Following on from last night’s post, here are some more reactions to the movies I saw at the recently wrapped Los Angeles Film Festival…

Johan Hill in * “Cyrus” — This played early in the festival and was pretty much concurrent with it’s opening in theaters. I’ve already said in passing elsewhere that I enjoyed the film quite a bit despite some flaws and, by now, you’ve probably heard something about this oddball romantic comedy of gently Oedipal horrors. It first cameĀ  up on my radar some time ago when I interviewed Mark Duplass, one half of the directing Duplass Brothers.

About the worst thing I can say about “Cyrus” is that, unlike the similarly improvised film Mark stars in, “Humpday,” which also involved a woman caught between two problematic men, the female role here is relatively under-developed. The fact that that movie was written and directed by a woman, Lynn Shelton, is, I’m sure, not entirely coincidental.

There’s also been something of a cinephile backlash to the Duplass’s camera work, among other issues, which may interest you wonks. You can read about that via Glenn Kenny, Bill Ryan (my further thoughts are in comments at his place) and Jim Emerson.

* “Everyday Sunshine: The Story of Fishbone” gets a little long in its last third, but otherwise this is an extraordinarily entertaining and thoughtful music documentary about the all-African-American band from South Central L.A. that blends traditional R&B, punk, ska, early metal and just about every other influence under the sun. The band first became popular locally in the early 1980s when musical segregation still held sway and black musicians playing rock was not a common thing. Fishbone found themselves outsiders in their own community, to some degree.

Directors Lev Anderson and Chris Meltzer do an absolutely A-1 job of describing the human drama of a band which never quite broke out nationally while also placing it in a historical and regional context that makes this one of the best documentaries about Los Angeles that I’ve seen in awhile. It tells a great story and gets my city right. The music is good, too.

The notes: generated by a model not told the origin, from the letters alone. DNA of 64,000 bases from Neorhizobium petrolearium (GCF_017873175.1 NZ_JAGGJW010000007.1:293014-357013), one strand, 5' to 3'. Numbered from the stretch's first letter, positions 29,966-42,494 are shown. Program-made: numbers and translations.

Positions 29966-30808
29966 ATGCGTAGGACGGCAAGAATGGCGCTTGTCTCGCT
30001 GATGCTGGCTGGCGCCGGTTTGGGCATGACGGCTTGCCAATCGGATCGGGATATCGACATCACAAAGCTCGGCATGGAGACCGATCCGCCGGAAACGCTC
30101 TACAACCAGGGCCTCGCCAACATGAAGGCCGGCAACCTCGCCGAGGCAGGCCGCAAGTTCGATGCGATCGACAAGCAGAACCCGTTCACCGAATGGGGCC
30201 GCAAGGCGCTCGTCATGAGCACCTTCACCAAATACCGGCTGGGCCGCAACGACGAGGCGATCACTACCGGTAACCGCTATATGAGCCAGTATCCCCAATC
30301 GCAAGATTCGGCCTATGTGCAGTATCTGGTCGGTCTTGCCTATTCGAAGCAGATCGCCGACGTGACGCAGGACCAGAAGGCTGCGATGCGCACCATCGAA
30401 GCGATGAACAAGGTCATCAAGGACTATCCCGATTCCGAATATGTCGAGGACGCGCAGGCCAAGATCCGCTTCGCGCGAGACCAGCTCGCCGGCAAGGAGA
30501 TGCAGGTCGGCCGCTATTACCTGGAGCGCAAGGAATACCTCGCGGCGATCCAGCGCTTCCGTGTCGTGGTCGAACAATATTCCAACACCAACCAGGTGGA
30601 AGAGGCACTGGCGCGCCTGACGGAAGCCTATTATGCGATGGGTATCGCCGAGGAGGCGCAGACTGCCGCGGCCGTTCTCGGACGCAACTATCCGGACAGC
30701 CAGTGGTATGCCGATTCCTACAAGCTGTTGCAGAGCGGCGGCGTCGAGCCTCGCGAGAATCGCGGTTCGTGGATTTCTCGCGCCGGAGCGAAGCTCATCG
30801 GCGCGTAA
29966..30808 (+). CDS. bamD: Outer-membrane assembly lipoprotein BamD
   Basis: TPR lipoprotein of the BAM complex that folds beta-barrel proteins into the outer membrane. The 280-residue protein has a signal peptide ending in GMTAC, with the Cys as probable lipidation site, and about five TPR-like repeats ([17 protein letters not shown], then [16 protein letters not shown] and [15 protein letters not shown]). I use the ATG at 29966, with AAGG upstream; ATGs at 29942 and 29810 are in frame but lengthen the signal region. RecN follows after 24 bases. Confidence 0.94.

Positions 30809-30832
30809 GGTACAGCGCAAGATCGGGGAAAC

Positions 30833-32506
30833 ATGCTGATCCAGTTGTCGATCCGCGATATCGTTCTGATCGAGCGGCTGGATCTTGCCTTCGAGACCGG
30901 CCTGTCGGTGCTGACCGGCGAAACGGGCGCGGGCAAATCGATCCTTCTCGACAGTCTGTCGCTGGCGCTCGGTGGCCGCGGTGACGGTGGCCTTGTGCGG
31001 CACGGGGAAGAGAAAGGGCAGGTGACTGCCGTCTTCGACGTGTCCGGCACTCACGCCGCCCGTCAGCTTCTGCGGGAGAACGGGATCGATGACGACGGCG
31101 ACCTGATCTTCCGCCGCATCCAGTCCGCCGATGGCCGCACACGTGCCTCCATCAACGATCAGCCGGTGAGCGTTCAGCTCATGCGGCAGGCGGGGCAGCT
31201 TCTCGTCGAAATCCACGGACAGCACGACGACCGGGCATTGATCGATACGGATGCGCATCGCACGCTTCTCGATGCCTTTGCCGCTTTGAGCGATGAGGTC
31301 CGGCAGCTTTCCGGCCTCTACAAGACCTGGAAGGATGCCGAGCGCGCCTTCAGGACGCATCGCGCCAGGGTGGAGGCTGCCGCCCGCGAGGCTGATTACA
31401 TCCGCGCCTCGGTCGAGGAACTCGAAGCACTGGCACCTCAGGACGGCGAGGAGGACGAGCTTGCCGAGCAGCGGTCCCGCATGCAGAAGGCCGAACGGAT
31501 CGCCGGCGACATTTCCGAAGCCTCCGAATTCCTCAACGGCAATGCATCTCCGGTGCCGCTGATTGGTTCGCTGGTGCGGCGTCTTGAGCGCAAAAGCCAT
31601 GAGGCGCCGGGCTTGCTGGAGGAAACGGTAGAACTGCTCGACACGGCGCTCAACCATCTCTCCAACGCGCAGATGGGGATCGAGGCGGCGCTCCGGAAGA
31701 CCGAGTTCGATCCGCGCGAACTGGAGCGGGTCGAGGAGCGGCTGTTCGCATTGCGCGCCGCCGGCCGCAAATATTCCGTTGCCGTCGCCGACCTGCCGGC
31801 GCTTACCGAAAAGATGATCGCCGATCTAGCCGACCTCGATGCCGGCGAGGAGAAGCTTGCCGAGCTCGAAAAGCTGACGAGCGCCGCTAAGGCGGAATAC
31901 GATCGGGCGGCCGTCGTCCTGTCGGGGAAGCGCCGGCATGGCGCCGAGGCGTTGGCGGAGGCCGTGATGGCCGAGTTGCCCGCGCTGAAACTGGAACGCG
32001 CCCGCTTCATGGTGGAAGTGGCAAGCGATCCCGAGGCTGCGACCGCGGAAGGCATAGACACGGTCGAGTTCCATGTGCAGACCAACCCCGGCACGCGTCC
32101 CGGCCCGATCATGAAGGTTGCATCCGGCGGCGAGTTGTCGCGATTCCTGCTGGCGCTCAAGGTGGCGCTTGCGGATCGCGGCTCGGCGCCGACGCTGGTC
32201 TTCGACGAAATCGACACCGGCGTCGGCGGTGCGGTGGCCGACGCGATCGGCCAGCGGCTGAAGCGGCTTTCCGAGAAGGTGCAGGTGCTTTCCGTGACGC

* “The Tillman Story” is probably going to be one of the bigger documentaries this year. It certainly features a memorable and affecting lead character in the late football player, Pat Tilman, an intellectual who volunteered for battle and paid the ultimate price, a victim of a friendly fire incident that remains partially unexplained. In any case, the political jockeying among rightwing and non-rightwing film bloggers who haven’t even seen it is already happening.

Ironically, it really is not a political film in the same way that other muckraking documentaries tend to be. People who still believe in the perfection of the Bush Administration, all three of them, and perhaps, far-right Chrisitianists might object (the Tillman family are <shock> atheists and, despite tragedy and divorce, come across as entirely functional). Otherwise, sane people across the political spectrum should find the film compelling and memorable.

It’s about a fascinating character and the struggle of his equally interesting family to take control of his memory against government apparatchiks who wanted him to become a posthumous political asset. The Tillmans would have been just as irritated if his memory had been misused by liberal Democrats, I’m sure. Indeed, director Amir Bar-Lev is no Michael Moore or even an Alex Gibney, even if his film openly wonders whether some of the lies may have originated in the Bush White House. It’s not like the idea of presidents or their administration lying is particularly shocking or even all that damning by itself. (Every president of my lifetime has lied, including the current one. I’m pretty sure most of the other ones did too.) Bar-Lev’s other films include “Fighter,” a holocaust documentary, and “My Kid Could Paint That,” about a four year-old art prodigy. “Fahrenheit 9/11” this is not.

Still, people like John Nolte, who view everything through such a skewed and extreme political prism that a mostly apolitical site like Movieline becomes “hard left,” presumably because one of their writers took a preemptiveĀ  potshot at him and because it’s not hard-right, will likely miss the point. The rest of us have a very good and moving film to see.


Believe it or not, there’s still more to come…